Eve Dietrich, 82, of Bothell, was one of 480,000 households selected to answer the mandatory 2019 Census Test. Half of those surveyed were asked the U.S. citizenship question, including Dietrich, who was born in London but has lived in the U.S. since her 20s. (Kevin Clark / The Herald)

Eve Dietrich, 82, of Bothell, was one of 480,000 households selected to answer the mandatory 2019 Census Test. Half of those surveyed were asked the U.S. citizenship question, including Dietrich, who was born in London but has lived in the U.S. since her 20s. (Kevin Clark / The Herald)

Are you a U.S. citizen? Census asked a select few 240,000

The 2020 question was blocked, but a Bothell woman was among those required by law to answer it.

BOTHELL — Eve Dietrich was skeptical of the survey she got in the mail in June from the U.S. Census Bureau.

“Your response is required by law,” it read.

It looked official, sure, but the return address was the obscure town of Jeffersonville, Indiana.

She tossed it.

Dietrich, 82, got two more letters with a stern reminder to fill out the survey.

“They made it explicit that you had to do it,” she said. “My son went online and followed the instructions.”

It asked for the standard Census-type data, such as name, birth date, gender, race, own/rent — until the last question: “Is this person a citizen of the United States?”

Dietrich called The Daily Herald.

“How can they ask that when it’s illegal? How do they get around it?” she said.

Turns out it’s legit. In a weird governmental way.

What’s up with that?

Dietrich was one of the 480,000 households nationwide selected for the 2019 Census Test.

Households were randomly assigned one of two versions of the test. Half were asked the citizenship query and the other half were not. The purpose was to measure if that controversial citizen question would deter people from responding when the official 2020 Census is conducted, to gauge how many census-takers might be needed.

In other words, Dietrich was a lab rat.

It all stems from President Donald Trump’s pursuit of a citizenship question on the 2020 Census.

The experiment was launched in mid-June, about two weeks before the Supreme Court halted the Trump administration’s effort, saying it had provided a “contrived” reason for wanting the information.

So the citizenship question won’t be on the 2020 Census.

But Dietrich and the 239,999 other lab rats in her group must still answer it.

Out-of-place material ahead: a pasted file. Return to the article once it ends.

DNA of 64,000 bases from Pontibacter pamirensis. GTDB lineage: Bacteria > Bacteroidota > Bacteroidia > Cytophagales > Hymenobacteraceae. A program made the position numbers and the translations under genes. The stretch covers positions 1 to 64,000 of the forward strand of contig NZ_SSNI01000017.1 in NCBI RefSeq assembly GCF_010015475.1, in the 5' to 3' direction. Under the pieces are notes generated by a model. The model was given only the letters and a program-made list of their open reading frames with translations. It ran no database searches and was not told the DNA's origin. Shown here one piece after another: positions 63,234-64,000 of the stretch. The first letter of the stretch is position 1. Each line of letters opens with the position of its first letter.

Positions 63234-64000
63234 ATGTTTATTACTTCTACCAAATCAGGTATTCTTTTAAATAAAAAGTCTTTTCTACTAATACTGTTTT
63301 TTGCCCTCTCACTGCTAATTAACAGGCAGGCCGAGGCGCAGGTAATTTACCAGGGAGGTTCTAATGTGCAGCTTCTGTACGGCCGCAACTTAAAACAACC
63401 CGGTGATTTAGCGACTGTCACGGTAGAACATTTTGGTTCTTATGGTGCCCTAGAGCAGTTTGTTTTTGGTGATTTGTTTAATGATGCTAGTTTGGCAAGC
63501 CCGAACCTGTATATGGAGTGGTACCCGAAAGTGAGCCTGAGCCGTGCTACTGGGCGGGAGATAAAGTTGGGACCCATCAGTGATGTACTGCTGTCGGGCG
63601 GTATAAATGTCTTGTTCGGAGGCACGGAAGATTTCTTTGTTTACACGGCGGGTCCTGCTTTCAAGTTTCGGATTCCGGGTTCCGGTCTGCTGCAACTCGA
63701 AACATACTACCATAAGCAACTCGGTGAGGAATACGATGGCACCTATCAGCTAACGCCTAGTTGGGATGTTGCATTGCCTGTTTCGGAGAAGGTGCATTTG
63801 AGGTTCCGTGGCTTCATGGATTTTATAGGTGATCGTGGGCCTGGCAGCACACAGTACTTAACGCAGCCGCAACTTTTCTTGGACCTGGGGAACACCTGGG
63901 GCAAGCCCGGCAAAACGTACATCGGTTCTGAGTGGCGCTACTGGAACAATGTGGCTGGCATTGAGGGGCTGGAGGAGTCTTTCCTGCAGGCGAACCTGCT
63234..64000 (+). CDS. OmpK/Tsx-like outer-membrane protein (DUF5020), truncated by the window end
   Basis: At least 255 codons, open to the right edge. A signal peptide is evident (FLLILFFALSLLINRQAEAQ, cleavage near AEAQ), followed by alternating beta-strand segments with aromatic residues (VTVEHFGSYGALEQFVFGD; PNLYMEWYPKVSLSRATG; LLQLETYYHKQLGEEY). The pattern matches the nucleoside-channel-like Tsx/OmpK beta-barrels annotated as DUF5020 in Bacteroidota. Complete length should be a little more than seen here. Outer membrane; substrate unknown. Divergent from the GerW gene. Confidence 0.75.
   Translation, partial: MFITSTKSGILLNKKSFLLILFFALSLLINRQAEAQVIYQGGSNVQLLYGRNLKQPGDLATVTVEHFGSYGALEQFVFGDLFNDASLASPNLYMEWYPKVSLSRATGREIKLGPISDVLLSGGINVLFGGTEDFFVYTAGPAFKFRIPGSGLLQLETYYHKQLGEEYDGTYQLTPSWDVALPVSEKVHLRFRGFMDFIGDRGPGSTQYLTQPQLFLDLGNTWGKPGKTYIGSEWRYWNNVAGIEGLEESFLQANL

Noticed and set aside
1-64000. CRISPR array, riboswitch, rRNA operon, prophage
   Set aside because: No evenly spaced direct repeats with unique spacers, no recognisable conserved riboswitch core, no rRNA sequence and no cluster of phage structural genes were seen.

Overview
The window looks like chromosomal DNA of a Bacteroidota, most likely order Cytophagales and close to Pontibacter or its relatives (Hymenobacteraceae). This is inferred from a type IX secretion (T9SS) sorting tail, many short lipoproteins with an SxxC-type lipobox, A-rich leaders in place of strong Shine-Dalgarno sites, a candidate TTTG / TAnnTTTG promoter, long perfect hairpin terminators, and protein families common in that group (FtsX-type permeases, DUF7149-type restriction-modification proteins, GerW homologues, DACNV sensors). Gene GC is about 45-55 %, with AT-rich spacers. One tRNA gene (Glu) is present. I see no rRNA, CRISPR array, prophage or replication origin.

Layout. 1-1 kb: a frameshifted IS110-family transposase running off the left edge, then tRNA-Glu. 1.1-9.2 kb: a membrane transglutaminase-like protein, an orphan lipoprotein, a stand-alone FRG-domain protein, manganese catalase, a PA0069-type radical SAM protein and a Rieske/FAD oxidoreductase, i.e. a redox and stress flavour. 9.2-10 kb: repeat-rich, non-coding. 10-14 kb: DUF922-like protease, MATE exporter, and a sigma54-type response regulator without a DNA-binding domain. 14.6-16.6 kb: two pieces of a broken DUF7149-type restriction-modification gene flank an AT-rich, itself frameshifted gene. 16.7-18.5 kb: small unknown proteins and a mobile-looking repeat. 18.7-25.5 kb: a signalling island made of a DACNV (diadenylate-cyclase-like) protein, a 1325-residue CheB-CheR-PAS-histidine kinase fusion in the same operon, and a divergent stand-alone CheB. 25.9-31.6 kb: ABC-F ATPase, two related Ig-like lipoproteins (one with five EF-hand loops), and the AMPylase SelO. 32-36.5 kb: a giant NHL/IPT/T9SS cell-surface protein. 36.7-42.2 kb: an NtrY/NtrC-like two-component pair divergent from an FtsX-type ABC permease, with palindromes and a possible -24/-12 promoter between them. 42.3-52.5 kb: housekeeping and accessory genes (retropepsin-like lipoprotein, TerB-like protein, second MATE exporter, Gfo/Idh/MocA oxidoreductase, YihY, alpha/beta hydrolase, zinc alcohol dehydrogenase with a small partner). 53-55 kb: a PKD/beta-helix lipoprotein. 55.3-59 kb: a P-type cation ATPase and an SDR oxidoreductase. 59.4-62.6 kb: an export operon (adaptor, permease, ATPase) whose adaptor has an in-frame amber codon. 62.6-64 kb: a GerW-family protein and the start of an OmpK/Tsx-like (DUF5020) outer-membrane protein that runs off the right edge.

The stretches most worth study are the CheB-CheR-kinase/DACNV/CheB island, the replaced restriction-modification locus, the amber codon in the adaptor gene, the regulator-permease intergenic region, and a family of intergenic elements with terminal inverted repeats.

Now taxpayer dollars will be spent to compile the data and report on the response rate of the lightning-rod survey question conducted under the authority of Title 13, U.S. Code, Sections 141, 193 and 221 and approved by the Office of Management and Budget.

When asked how households were selected for the test, Donald Bendz, regional Census media coordinator, said in an email: “As a federal statistical agency, it is important to maintain a neutral testing environment so we are limiting certain details about the 2019 Census Test.”

Bendz said response is “mandated by law, but we prefer to encourage cooperation rather than impose penalties for non-response.”

The citizenship question is at the end of the survey that takes about 10 minutes to complete.

“You were forced to answer that last question,” Dietrich’s son Robert said.

Otherwise, it was not possible to complete the 10-question survey, so she answered them all — including the citizenship question.

The website reassures: “It’s safe, secure and confidential. Your information and privacy are protected.”

Dietrich isn’t so sure.

“I don’t want the government to stick their nose in,” Dietrich said. “A lot of people won’t fill it out, honestly at least, because they worry.”

Another question was if any others lived in the house.

No, sadly, she lives alone.

Max, her husband of 54 years, died two months ago. She was his caregiver for the last five years. He had Alzheimer’s.

The couple bought their condo new in 1981 when they moved to Bothell from California with their two sons, Robert and Derek.

Max was a manager for a trucking company and a black diamond skier. She worked at banks and did some community theater. The couple later operated Dietrich International, handling travel arrangements worldwide for touring theatrical productions for 12 years.

When I met with her last week, she wore white-framed sunglasses. With her black hair and red lipstick, she resembled Audrey Hepburn. She has the British accent to boot.

Dietrich grew up in London.

“I was a child of World War II. I was bombed on and bombed out,” she said. “At 3 years old in 1940, I remember me and my big brother standing on the steps in the backyard watching the Battle of Britain.”

Her best friend was killed by a rocket.

“Thankfully all we got was the blast damage, like the kitchen ceiling falling in. The windows were blown out many times from the blasts,” she said. “The good part was my brother and I used to sing in the air raid shelters.”

Dietrich wanted to be a singer.

She left London when she was about 20.

“I had two girlfriends. We traveled around Europe and we traveled to Canada. We went to California (on a green card). We thought we found heaven. It was in 1958. It was wonderful for single women,” she said.

“I knew Frank Sinatra when I was young and single, but that is as far as I’m going. He was a great guy.”

Did she date him?

“I’m not saying,” she said, coyly.

She met Max in L.A.

“His ex-wife was my friend and she introduced us. She lives in Miami and we’re still good friends,” she said. “Max was born in Germany. He became a U.S. citizen about 50 years ago.”

Is she a citizen?

“It’s nobody’s business but my own,” she said.

Andrea Brown: abrown@heraldnet.com; 425-339-3443. Twitter @reporterbrown.

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